Eric Flint's 1632 & Beyond: Alternate History Stories


Grantville Gazette #66 Contents:

“1632 Minicon at Fencon XIII” by Walt Boyes

“Hair Club 250” by Terry Howard

“An Army of Scarecrows” by Eric S. Brown and A.G. Carpenter

“Transplanted Seed” by Nick Lorance

“The Ghosts of the Blauschloss” by Margo Ryor

“Engines of Change: A Few Kroner More” by Karen C. Evans and Kevin H. Evans

“Stolen Reputations” by Anne Keener

“The Tower of Babel” by Iver Cooper

“Becket’s Blood” by Terry Howard

“Les Futuriens, Parts III and IV” by Virginia DeMarce

Nonfiction and Annex:

“About the Faces on the Cutting Room Floor, Number Four: Books Within the Book” by Charles E. Gannon

“1636: Marine Radio in the Mediterranean” by Jack Carroll

“Notes from The Buffer Zone: The Past is Another Country” by Kristine Kathryn Rusch

From the Editor:

Terry Howard opens Volume 66 with “Hair Club 250,” showing what happens when the Club 250 is remade as a hair salon and then in “Becket’s Blood” shows us a brave man courting martyrdom in the England of Charles I.

In “The Ghosts of the Blauschloss,” Margo Ryor involves her young girl detective writing circle in a real case of murder. New writer Anne Keener gives us “Stolen Reputations” about the Elsevier printing house. Nick Lorance provides “Transplanted Seed,” the prequel to his stories of Sergeant Whatsisname, Iver Cooper gives us a look at what a universal language might be like, in “The Tower of Babel.”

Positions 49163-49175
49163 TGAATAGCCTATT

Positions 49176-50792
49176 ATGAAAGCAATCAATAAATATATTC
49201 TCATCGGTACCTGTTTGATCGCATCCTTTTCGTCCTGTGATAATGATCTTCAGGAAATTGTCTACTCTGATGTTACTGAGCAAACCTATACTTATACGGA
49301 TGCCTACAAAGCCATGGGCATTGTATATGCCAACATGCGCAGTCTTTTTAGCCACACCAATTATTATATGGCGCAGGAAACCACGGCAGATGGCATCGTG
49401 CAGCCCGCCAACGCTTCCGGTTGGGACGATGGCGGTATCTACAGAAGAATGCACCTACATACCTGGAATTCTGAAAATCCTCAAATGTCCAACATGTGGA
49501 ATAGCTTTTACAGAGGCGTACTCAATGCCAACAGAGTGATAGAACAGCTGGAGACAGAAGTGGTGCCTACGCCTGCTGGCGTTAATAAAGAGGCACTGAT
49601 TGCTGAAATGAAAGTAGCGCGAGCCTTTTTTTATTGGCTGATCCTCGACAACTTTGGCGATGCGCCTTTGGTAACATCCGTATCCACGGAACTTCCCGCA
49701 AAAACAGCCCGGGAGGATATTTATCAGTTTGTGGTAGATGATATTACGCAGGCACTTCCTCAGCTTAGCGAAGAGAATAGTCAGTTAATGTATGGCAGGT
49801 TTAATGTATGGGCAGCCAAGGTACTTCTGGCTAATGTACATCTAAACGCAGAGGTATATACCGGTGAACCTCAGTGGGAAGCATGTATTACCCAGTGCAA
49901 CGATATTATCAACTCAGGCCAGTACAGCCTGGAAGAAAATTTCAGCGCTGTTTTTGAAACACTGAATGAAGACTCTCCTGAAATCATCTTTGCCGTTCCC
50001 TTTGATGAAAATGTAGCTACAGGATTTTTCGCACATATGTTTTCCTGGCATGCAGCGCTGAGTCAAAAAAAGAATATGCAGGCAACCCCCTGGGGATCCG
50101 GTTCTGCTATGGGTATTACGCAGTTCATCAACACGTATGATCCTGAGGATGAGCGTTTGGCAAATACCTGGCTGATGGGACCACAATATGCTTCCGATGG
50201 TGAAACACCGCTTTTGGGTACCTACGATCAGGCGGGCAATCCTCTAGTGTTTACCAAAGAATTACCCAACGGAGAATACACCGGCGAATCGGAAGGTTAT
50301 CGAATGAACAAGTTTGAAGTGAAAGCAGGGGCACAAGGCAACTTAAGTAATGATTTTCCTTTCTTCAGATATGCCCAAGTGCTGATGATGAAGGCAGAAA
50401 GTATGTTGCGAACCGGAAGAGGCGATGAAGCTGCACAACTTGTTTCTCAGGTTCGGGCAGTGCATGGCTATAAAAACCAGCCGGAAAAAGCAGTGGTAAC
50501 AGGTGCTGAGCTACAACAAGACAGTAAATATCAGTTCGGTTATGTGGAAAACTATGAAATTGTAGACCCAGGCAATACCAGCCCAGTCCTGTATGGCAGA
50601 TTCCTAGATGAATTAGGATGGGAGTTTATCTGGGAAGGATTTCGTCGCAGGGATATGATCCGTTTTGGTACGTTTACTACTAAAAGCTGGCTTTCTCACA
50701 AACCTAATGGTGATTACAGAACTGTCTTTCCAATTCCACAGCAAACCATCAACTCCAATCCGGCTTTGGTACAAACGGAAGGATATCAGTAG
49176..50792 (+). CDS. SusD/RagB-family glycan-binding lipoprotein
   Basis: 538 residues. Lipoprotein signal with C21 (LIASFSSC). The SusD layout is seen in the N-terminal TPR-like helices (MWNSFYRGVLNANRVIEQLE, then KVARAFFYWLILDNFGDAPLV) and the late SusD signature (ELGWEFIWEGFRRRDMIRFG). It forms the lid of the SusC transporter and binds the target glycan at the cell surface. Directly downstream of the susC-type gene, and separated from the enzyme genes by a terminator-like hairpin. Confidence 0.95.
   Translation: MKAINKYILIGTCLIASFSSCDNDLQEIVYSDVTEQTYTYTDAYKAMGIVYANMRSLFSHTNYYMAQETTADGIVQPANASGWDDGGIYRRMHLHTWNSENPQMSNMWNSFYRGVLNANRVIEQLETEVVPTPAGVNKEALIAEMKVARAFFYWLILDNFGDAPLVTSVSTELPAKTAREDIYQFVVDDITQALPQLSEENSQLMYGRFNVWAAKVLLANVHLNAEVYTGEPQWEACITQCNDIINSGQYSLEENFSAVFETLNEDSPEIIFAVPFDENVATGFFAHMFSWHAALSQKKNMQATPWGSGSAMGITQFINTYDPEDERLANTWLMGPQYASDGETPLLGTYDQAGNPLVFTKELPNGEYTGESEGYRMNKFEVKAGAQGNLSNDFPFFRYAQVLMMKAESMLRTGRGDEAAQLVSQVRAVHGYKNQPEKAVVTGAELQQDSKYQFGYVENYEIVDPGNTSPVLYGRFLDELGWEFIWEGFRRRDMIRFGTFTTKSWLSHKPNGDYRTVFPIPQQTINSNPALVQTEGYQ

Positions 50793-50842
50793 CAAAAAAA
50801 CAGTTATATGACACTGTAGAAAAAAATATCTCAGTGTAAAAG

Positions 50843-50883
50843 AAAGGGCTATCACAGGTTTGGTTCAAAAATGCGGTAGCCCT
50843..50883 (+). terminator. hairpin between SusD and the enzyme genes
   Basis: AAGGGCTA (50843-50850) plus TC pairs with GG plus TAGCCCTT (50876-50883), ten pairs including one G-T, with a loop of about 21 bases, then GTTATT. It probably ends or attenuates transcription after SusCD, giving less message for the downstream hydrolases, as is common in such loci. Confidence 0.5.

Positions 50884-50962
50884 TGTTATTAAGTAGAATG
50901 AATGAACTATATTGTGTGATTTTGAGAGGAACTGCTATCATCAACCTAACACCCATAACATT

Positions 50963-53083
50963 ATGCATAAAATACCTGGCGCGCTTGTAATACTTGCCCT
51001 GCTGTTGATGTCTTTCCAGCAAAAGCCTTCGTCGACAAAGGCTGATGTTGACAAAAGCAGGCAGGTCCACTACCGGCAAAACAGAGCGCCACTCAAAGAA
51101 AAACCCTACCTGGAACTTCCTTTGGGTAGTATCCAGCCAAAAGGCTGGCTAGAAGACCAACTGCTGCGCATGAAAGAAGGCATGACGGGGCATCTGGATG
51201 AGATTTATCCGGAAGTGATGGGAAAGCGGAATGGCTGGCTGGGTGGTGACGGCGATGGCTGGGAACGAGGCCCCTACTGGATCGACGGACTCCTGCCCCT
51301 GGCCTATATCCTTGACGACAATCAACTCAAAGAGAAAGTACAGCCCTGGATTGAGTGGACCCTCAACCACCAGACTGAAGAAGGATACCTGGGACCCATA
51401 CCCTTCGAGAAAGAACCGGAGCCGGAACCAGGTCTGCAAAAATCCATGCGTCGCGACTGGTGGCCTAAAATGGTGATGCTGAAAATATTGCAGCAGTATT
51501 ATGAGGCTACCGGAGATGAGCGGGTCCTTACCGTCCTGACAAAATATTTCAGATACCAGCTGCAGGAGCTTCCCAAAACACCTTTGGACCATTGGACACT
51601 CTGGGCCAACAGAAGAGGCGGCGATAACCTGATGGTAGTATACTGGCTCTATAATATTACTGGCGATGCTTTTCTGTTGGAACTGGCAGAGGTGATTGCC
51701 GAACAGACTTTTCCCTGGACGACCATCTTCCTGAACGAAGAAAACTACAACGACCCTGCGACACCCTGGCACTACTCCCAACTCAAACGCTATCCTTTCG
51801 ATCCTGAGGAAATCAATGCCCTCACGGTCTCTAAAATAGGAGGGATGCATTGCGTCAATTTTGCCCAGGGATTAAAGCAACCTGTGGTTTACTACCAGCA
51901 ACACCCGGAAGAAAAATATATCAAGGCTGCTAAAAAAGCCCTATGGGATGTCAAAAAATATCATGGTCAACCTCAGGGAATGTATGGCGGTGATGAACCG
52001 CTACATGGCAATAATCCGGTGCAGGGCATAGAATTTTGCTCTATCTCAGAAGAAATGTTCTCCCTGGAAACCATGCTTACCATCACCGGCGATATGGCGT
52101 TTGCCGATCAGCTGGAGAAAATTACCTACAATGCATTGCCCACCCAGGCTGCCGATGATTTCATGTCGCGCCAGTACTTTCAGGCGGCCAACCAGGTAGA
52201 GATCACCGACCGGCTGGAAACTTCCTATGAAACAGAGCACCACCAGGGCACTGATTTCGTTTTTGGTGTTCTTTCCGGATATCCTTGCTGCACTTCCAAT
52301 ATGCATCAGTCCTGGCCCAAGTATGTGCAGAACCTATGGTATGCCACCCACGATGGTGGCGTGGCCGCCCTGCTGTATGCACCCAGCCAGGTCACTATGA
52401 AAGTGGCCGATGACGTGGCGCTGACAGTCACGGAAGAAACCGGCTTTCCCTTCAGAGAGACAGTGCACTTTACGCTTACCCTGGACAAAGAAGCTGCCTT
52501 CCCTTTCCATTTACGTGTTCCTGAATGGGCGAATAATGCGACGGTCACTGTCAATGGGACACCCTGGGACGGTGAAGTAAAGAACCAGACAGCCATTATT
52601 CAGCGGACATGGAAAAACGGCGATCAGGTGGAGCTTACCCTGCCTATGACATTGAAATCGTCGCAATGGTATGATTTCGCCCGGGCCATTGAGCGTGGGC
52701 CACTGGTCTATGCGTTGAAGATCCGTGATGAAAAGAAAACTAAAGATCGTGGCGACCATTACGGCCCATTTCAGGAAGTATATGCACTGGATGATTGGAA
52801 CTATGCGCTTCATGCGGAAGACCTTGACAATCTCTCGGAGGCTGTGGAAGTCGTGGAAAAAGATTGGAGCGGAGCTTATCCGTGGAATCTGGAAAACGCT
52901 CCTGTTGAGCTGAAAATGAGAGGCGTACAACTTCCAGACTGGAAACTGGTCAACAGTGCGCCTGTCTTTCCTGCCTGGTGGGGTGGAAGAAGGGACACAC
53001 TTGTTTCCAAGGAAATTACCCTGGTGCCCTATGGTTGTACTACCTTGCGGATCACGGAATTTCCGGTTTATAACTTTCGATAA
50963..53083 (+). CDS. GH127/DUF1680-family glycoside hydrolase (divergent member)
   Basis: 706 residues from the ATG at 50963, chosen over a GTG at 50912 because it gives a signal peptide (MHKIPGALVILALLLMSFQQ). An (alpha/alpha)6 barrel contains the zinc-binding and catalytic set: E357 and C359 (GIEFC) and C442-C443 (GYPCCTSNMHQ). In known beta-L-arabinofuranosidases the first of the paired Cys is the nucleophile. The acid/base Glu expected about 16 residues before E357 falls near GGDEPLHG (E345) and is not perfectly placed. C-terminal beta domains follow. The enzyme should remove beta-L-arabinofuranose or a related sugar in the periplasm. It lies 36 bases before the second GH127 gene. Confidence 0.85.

Kevin and Karen Evans conclude their “Engines of Change” saga with “For a Few Kroner More.” Eric S. Brown and new collaborator Anna G. Carpenter continue the story of the Grantville Monster Society in “An Army of Scarecrows.”

Virginia DeMarce looks at the court of Burgundy and the ubiquitous Rohans in “Les Futuriens, Part Two.”

Charles E. Gannon continues his behind-the-scenes look at what didn’t make it into 1636: The Papal Stakes with “About the Faces on the Cutting Room Floor, Part 4.” Jack Carroll shares a non-fiction piece, “1636: Marine Radio in the Mediterranean.”

In “Notes from the Buffer Zone: The Past Is Another Country,” Kristine Kathryn Rusch talks about the past being very far past and how the field of science fiction writing has radically changed.

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